Using magazines picture to write a dialog

Depending on the purpose of the activity, a task can take up five minutes at the beginning or end of a class, or last 20 minutes or more in the main part of the class. Preparation Choosing Pictures Pictures are illustrations that are cut from a magazine, newspapers or other sources.

Using magazines picture to write a dialog

Depending on the purpose of the activity, a task can take up five minutes at the beginning or end of a class, or last 20 minutes or more in the main part of the class. Preparation Choosing Pictures Pictures are illustrations that are cut from a magazine, newspapers or other sources.

They're mostly photographs, but drawings, collages, maps or other illustrations can be used for certain activities. Each picture should be at least 13 x 18 cm, but preferably about 20 x 25 cm, i. Pictures are easier to use without any printed text on them. You will only be able to use pictures with text for certain activities.

If pictures do include text, the text should be in English. Collecting the pictures Students like colorful and varied materials. Available sources for pictures are glossy magazines, TV guides, the Sunday supplements of newspapers, and so on.

You can collect the pictures yourself, or ask your students to bring them in for you. Your own selections will probably focus on pictures for discussions, games, and teaching vocabulary.

Students are good at getting pictures of famous people, sports and objects they like, which gives you a good opportunity to learn about students' interests. Sorting the Pictures When you have a stack of pictures, you will notice that some cutouts seem perfect for teaching vocabulary for example, clothes, furniture and other pictures will be appropriate for guessing games.

Try to identify a structure or function that can be practiced with each picture. You should paste the pictures on letter-sized paper, and punch holes in them to keep them in a binder. You can sort them out by level or grade, by activity or by topic.

You can write notes on the back of the sheets. Sample Activities Below, I'll describe nine activities that can be done with magazine cutouts. These are just a few examples of what can be done with pictures.

using magazines picture to write a dialog

As you start using pictures in new and creative ways, you will come up with many variations. Textbooks may also give you ideas for working with pictures. Vocabulary Building or Review Language focus: Sets of two pictures that show similar people or related situations.

You'll need one set per pair of students. If you want to review specific material, choose an appropriate set and hand out a set of photocopies to each pair of students. Show a sample set and ask students if the pictures are similar, and how they are different. Give pairs of students two pictures.

Tell them write a list of 10 differences. If you want to turn this into a competition, the first pair to find ten differences is the winner. Guided Practice Language focus: Pictures of faces or people expressing different feelings and moods.

Teach or review adjectives describing moods and feelings: Hand out pictures and ask students to describe how the people feel, and why they feel that way.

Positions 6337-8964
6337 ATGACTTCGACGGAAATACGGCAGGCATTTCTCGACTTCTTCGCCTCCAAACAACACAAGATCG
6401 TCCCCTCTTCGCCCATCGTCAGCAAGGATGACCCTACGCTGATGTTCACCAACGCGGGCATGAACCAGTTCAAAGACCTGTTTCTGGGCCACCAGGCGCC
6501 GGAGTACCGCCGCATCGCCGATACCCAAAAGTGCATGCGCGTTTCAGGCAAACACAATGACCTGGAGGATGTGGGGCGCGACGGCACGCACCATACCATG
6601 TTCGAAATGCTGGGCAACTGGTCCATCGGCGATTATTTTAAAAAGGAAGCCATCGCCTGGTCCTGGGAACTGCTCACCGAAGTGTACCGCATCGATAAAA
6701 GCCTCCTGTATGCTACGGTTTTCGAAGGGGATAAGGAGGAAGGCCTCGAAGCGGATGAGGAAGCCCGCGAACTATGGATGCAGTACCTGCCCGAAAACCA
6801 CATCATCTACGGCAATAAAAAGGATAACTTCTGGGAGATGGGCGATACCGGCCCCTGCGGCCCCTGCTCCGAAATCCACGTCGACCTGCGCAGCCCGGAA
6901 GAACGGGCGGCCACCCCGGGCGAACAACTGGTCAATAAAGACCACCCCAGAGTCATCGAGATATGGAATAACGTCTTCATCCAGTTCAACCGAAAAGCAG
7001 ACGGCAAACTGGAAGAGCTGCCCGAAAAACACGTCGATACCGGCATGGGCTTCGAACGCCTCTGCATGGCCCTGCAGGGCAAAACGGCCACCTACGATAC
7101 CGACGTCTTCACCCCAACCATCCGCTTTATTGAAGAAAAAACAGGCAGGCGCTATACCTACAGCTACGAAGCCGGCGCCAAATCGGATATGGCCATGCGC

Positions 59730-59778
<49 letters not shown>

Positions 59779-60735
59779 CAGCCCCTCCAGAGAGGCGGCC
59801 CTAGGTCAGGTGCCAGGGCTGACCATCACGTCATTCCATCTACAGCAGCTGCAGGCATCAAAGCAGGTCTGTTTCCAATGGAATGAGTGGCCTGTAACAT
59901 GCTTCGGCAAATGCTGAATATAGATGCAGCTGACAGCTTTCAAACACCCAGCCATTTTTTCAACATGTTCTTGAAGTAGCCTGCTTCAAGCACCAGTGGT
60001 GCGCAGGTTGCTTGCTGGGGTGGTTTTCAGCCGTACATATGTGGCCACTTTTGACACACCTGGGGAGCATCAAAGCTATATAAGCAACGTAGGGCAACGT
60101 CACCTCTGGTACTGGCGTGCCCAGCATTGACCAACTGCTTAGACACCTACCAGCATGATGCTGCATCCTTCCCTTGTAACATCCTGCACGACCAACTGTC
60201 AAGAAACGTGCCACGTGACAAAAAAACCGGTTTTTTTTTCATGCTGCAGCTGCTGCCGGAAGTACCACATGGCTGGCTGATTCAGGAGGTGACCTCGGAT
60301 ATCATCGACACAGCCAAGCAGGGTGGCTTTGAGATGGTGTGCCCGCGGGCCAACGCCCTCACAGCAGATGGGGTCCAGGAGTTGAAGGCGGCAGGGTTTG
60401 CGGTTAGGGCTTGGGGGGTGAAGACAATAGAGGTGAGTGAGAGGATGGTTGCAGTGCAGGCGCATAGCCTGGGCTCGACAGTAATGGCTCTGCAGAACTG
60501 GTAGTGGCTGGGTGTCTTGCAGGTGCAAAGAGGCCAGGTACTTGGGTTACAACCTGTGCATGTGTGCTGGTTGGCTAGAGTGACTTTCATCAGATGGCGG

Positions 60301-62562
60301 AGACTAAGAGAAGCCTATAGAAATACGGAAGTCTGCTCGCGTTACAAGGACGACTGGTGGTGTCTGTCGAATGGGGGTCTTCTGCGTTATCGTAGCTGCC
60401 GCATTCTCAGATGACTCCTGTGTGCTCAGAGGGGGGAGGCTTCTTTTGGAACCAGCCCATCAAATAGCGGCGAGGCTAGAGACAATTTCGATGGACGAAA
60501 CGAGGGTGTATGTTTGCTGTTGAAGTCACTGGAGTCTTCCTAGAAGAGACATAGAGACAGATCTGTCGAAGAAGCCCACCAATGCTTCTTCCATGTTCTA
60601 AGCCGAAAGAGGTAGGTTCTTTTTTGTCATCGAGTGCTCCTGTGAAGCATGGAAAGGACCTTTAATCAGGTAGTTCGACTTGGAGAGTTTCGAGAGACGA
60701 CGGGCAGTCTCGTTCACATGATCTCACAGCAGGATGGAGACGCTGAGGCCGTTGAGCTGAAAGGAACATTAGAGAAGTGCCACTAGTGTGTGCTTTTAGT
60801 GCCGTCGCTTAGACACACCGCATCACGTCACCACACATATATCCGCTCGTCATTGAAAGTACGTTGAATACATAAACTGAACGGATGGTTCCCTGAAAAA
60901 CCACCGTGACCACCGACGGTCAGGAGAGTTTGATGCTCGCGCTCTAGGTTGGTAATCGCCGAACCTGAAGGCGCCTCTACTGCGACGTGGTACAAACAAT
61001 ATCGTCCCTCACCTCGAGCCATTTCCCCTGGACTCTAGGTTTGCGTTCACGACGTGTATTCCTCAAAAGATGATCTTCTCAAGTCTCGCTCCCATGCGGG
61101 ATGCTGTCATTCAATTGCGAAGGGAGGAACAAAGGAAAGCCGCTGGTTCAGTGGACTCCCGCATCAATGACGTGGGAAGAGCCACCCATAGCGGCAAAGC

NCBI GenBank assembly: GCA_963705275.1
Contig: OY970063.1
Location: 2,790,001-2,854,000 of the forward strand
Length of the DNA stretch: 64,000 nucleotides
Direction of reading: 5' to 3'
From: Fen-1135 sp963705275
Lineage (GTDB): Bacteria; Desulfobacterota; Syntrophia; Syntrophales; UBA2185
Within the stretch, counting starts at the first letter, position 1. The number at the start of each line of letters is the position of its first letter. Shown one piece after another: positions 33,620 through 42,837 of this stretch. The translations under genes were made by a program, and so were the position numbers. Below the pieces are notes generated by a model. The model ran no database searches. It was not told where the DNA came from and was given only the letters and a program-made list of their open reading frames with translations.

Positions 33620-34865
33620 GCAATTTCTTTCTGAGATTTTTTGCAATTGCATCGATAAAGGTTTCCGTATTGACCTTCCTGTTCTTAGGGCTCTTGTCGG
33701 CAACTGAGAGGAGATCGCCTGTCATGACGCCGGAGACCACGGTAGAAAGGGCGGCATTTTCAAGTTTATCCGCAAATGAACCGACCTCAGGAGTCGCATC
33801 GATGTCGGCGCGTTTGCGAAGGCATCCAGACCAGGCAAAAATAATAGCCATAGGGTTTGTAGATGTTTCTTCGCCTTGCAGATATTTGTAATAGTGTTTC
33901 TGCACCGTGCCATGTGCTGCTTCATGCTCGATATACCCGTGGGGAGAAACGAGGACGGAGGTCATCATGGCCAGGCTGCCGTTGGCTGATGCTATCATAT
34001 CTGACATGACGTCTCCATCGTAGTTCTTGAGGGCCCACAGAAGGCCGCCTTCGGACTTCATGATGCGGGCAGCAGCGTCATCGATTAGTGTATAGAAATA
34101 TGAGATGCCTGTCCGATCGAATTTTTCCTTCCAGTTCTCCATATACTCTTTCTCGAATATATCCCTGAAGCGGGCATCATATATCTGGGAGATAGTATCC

How to extend a quote over multiple paragraphs

What happened that made them feel this way? As a follow up, students can present their descriptions to the group, and their classmates can add additional information about the person in the picture.

Example of student production: This man is tired.

using magazines picture to write a dialog

He probably has a lot of work. He has a lot of stress. Maybe he has a problem at work. Grammar "If I were there8 Tips for Using Quotes and Dialogue in Your Blog Posts Posted By Guest Blogger 23rd of August Writing Content 0 Comments This guest post is by Aman Basanti of monstermanfilm.com Dialogue will flow and read more naturally on the page if you train yourself to write the way you hear people around you speaking.

Problem: Punctuating Dialogue Periods, commas, ellipses, quotation marks, tigers, bears you get the idea. What You Can Do With a Magazine. 10 Creative ESL Speaking Activities. by Claudia Pesce 94, views. Choose a photo from a magazine - make sure it's a scene where there's a lot going on, like an airport, restaurant, a family doing things outdoors.

Write a list of topics that correspond to those headlines. Ask students to match the right. How to: Save Files Using the SaveFileDialog Component. 03/30/; 3 minutes to read Contributors.

Let’s Start with the Basics

all; The dialog box returns the path and name of the file the user has selected in the dialog box. However, you must write the code to actually write the files to disk. Final thoughts on writing dialogue for Conversational UI 👯‍ Here you have it: a few tips on how to write better dialogue for Conversational UI.

Take these guidelines and your chatbot should come to life and deliver some real value — to both you and your customers. How to write strong dialogue in children's books - advice from SCBWI British Isles Southeast Scotland teach-in. “Show not tell” in dialogue: using adverbs in dialogue is another example of the dreaded “telling” that writers must minimise.

Vivid description is more satisfying for readers, who prefer to draw the conclusion that the.

Werff- Using Pictures from Magazines in ESL Classes (TESL/TEFL)